Be careful of headlines, Cramer said, because they can cost you a fortune.
Take Goldman Sachs , for example, which he said set the tone for a terrible session after reporting early Tuesday. The headlines, Cramer pointed out, heralded a major miss for the New York City-based financial institution. The broker earned 78 cents while the Street hoped for $1.99 and as a result, the stock traded down three points to $142 before the opening bell. But the headlines was "totally misleading," he explained, because according to a Goldman Sachs alumni bulletin, the investment bank really earned $2.75 after fines and penalty taxes were deducted. It's possible that Goldman could have earned even more if it weren’t for those "humongous" legal bills they paid.
The lesson here is to avoid trading headlines, Cramer said. "You would have missed a seven-point swing if you had taken time out to get the full story."
Elsewhere, headlines said Whirlpool reported a blow-out quarter with a boost to its full-year earnings estimates. But on the actual conference call, Cramer noted, management was so cautious that the stock got crushed, even on a "magnificent" day.
Johnson & Johnson blamed recessionary consumer behavior and unemployment for the decline in its consumer-products business. With that, one would think every consumer-related stock should be down off the news. Pepsico , for example, should be down $2.68 and not up $2.68 when it reported strong sales.
Headlines regarding Texas Instruments said technology sales were weak, but the company actually had slow orders from one client: Nokia . The tenor of the headlines for IBM also said the tech space was slowing, even though Cramer thinks the real problem was the company's "clumsy" management, who "raised the bar way too high" at its analyst meeting in May. With negative headlines regarding these two tech stocks, one might have sold Apple instead of buying it down five points from where it opened.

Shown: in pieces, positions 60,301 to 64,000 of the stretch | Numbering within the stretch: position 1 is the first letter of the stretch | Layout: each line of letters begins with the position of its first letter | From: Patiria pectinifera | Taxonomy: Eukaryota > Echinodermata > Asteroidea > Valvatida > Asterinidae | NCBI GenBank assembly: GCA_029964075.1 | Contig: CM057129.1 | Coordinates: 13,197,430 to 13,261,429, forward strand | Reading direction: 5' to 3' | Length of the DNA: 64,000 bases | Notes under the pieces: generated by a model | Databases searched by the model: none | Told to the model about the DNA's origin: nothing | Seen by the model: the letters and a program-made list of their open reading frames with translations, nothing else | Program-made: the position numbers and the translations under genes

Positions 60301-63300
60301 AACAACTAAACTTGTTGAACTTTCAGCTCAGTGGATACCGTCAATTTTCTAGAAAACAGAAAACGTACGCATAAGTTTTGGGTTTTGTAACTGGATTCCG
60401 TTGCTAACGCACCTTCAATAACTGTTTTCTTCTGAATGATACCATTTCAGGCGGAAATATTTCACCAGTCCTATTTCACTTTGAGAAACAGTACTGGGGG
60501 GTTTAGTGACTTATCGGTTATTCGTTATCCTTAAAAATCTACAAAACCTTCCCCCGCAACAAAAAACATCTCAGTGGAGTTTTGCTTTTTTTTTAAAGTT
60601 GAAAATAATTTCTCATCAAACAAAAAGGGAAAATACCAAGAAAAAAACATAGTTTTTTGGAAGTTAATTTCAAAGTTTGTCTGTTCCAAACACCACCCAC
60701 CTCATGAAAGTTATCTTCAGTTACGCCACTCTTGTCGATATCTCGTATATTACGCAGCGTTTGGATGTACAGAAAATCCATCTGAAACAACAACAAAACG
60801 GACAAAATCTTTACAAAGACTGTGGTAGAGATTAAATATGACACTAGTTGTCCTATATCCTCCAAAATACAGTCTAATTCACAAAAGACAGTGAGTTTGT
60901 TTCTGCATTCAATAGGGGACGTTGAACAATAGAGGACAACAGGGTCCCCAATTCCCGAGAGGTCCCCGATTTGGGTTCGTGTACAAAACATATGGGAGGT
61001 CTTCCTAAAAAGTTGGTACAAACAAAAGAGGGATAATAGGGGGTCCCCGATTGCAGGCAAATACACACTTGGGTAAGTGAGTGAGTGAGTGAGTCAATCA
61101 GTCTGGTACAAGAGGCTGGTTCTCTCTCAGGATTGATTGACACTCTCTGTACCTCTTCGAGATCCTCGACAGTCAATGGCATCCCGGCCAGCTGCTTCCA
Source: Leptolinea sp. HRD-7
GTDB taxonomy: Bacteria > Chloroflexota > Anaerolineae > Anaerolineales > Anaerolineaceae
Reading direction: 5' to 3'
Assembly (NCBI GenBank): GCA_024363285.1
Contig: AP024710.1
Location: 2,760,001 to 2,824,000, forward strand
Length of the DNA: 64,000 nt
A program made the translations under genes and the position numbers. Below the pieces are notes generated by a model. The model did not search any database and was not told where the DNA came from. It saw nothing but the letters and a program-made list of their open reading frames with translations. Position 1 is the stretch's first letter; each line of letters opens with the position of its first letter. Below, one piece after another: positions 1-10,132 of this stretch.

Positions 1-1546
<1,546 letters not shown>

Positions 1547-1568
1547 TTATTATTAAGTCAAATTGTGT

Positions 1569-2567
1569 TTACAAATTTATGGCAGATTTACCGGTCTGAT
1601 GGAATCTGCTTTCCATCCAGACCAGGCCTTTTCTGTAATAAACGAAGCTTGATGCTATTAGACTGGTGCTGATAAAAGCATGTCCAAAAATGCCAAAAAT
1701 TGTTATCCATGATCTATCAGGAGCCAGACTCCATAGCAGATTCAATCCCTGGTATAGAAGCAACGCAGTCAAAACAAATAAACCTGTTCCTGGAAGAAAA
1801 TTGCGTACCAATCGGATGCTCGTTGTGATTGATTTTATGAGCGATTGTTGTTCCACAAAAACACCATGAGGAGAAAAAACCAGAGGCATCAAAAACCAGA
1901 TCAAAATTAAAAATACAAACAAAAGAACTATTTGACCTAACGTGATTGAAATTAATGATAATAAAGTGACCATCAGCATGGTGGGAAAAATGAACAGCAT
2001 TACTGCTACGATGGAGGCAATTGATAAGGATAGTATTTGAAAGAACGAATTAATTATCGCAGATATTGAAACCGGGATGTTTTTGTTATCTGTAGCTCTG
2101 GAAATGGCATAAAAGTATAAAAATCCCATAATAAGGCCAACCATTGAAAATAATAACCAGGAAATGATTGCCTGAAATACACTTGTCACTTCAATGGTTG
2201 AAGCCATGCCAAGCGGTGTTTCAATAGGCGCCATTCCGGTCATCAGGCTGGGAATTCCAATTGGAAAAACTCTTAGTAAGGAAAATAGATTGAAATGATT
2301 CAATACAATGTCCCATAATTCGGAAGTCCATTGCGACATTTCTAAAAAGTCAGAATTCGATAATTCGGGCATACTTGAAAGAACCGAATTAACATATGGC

"Do you know that you could have made an astounding 20 points from that low to when Apple reported that magnificent number after the close?" Cramer asked. "You were thrown totally off the scent by the headlines."
It might have caused you to have sold Salesforce.com down three points because of IBM's negative headlines. These are examples of why Cramer doesn't want investors trading headlines, especially during earnings season. Instead, he recommends you do your homework.
But Tuesday’s rally had nothing to do with investors realizing that these headlines were bogus. In fact, Cramer thinks the rally came by way of China.
Early Tuesday, he saw that the Chinese markets had "exploded" upward by more than 2%. The European markets, however, looked "saggy" because of US headlines regarding Texas Instruments and IBM. At the opening, US markets took their cue from the European markets and they took their cue from us. Both markets pushed lower as a result. But Cramer thinks American investors should have paid attention to China, whose economy he said would take off when the Chinese government had cooled off its overheated property market. This appears to be happening, as the Chinese government loosened real-estate controls and forced land held by speculators to be built with homes for the middle and lower classes. As a result, the Chinese have once again taken the commodity markets by storm, buying copper, iron, coal, steal and oil.
"That's huge, bigger than any headline, bigger than any earnings report story," Cramer said. "While China can't replace employment growth in this country, it can change the tone of any market as we saw with sudden and sharp rallies in the Chinese plays."
Yum! Brands , the Kentucky Fried Chicken restaurant-chain operator benefited, as did copper company Freeport-McMoRan Copper & Gold , fertilizer dealer Potash and machinery plays in Bucyrus International , Joy Global and Caterpillar.
"It was a spectacular rally masked by downbeat US earnings headlines until it was so powerful that it just burst through," Cramer said. "If you played the misleading headlines, not only did you miss out on some incredible moves from the get-go in a host of tech and consumer stocks including Apple, but you lost out on a Chinese-related rally that turned around the entire market and took what should have been a miserable day for the bulls and transformed it into a very happy one."
When this story published, Cramer’s charitable trust owned Apple and Goldman Sachs.
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